Demand for tobacco was climbing in Virginia during the 1660s. But the Great Plague and other catastrophes were decreasing the number of laborers who were migrating from Europe. It would have been difficult for colonists to meet the demand if not for forced labor from enslaved Africans, the first of whom had arrived four decades prior. Between the summer of 1619 and Virginia’s first slave law in 1661, tobacco blossomed into a cash crop that made planters quite wealthy—especially once they leaned into the abhorrence of enslavement and no longer provided those who worked their fields with even scant rights.
But the colonists didn’t need to produce tobacco. They could have chosen to grow corn, a less labor-intensive crop, but decided against it because tobacco was more profitable. Instead, to advance themselves economically despite the shortage of workers, they opted to risk the health of enslaved Africans.
Such disregard for the lives of others became the backbone of American capitalism and its legacy is playing out today, in plain sight, as economic incentives collide with people’s well-being during the COVID-19 pandemic.
The Trump administration’s priorities have been clear from the beginning. On March 22, President Donald Trump tweeted that “the cure cannot be worse than the problem itself.” The next morning, during an appearance on America’s Newsroom, his top economic adviser echoed the sentiment, with an emphasis on suffering: “The president is right. The cure can’t be worse than the disease, and we’re gonna have to make some difficult trade-offs.”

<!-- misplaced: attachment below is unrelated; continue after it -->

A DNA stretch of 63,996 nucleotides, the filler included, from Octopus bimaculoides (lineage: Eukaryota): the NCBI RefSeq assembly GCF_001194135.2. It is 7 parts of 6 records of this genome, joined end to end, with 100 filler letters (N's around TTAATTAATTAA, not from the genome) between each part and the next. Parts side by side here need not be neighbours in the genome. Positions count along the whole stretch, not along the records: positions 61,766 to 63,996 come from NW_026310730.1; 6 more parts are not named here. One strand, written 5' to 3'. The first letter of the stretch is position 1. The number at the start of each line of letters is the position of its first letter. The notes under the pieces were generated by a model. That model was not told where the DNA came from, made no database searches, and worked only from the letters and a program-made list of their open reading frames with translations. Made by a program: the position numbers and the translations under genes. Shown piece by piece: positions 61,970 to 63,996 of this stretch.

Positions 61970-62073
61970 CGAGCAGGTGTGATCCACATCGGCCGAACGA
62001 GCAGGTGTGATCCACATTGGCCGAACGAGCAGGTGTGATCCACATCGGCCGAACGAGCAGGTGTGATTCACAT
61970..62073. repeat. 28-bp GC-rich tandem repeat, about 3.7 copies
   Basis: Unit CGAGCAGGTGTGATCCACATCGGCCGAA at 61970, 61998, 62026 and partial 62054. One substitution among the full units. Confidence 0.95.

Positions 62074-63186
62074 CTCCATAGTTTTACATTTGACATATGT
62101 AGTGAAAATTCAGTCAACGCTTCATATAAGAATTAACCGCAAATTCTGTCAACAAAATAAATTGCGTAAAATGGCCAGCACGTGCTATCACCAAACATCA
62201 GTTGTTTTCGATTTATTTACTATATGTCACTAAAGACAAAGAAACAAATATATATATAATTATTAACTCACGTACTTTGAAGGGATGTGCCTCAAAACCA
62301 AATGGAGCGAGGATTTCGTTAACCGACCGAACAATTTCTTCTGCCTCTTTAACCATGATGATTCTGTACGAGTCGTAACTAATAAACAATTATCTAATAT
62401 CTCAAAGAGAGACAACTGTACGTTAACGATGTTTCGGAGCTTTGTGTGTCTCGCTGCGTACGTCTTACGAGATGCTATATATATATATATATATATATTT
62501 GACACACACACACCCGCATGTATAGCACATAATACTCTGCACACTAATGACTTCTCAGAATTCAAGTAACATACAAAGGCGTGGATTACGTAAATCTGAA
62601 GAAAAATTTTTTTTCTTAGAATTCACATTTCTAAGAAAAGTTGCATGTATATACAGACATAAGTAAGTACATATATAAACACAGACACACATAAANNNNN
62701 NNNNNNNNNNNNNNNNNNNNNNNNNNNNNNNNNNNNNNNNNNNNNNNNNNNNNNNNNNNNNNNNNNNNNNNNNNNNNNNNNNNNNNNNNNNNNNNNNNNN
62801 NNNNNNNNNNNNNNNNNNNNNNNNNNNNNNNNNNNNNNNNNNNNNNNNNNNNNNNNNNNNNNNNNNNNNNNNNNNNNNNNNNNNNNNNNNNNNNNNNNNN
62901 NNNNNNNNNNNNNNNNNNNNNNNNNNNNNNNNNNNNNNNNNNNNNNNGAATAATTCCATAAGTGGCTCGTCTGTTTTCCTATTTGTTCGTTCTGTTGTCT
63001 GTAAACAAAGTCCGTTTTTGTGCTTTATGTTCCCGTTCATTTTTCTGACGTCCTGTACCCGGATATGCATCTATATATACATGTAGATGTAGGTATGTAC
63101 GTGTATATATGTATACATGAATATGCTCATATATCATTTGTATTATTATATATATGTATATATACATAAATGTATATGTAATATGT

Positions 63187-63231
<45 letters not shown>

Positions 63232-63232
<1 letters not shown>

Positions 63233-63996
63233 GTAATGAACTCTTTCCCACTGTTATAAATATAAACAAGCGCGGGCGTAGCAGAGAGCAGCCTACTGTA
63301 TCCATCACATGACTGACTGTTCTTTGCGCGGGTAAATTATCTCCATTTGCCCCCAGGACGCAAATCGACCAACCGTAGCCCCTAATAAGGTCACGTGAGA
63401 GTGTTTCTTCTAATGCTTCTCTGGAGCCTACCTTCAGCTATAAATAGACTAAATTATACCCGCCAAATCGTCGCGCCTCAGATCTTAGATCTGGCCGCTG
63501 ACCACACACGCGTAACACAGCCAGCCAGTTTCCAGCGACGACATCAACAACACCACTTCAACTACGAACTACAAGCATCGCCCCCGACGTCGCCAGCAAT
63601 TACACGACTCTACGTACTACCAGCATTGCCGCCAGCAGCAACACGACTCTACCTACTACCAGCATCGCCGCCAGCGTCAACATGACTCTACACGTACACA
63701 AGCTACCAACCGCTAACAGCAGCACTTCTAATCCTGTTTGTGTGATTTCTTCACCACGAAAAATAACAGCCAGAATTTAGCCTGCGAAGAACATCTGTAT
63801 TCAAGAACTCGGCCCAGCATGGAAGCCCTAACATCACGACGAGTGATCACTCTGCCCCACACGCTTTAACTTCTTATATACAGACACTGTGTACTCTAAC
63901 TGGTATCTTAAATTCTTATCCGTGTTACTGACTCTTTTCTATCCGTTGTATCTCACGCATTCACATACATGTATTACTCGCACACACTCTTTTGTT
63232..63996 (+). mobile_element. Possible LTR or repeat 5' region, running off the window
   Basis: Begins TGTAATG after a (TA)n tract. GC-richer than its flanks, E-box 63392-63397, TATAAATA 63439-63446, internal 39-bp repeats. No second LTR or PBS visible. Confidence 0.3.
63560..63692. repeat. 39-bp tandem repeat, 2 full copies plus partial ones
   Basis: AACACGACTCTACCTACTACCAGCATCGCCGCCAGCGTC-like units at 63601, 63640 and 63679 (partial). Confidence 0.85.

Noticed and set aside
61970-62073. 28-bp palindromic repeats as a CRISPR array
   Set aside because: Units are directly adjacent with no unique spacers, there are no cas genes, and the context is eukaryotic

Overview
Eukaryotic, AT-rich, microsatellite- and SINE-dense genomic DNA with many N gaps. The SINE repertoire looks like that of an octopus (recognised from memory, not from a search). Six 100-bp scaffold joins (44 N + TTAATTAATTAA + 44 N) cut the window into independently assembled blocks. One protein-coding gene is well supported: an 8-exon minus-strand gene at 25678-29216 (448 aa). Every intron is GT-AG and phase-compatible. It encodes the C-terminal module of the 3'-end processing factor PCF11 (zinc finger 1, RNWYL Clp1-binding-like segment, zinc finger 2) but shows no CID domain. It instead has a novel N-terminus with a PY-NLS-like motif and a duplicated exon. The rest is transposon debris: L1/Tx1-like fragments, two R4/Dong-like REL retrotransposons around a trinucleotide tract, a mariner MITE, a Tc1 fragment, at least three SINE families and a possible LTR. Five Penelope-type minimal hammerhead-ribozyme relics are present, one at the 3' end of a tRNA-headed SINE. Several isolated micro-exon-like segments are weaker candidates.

Later that day, during a White House news conference, Trump said “America will again and soon be open for business—very soon.” That evening, Texas Lt. Gov. Dan Patrick suggested that older folks would be willing to die if that meant saving the economy for younger generations.* A former CEO for Goldman Sachs and the president’s former National Economic Council chairman agreed.
Three days later, on March 26, the U.S. became the world leader in confirmed coronavirus infections. Yet Trump and other Republicans remained fixated on the economy, driven by the president’s fears that the rising unemployment rates would affect his shot at being reelected in November.
Avoiding an economic crash that was poised to eliminate entire industries became a greater federal priority than containing the pandemic. Senate Republicans, House Democrats, and the Trump administration were able to agree in late March on the CARES Act, a multitrillion-dollar aid package that included direct payments, an expansion of unemployment benefits, and loans for struggling businesses, albeit with a number of corporate-friendly loopholes. Economic relief comes with positive health consequences of its own; poverty is a health disparity in and of itself. But there was no corresponding federal drive to provide comprehensive testing and tracing to fight the pandemic. And many essential workers—who are most vulnerable to contagion and who exist on the brink of poverty in good times—were left out of the bailouts. Since they had to keep working, they did not benefit from the boost in unemployment funds. Less than a third of essential laborers were given hazard pay, and due to a rollback in OSHA safety provisions, millions were unable to receive federal workplace protections.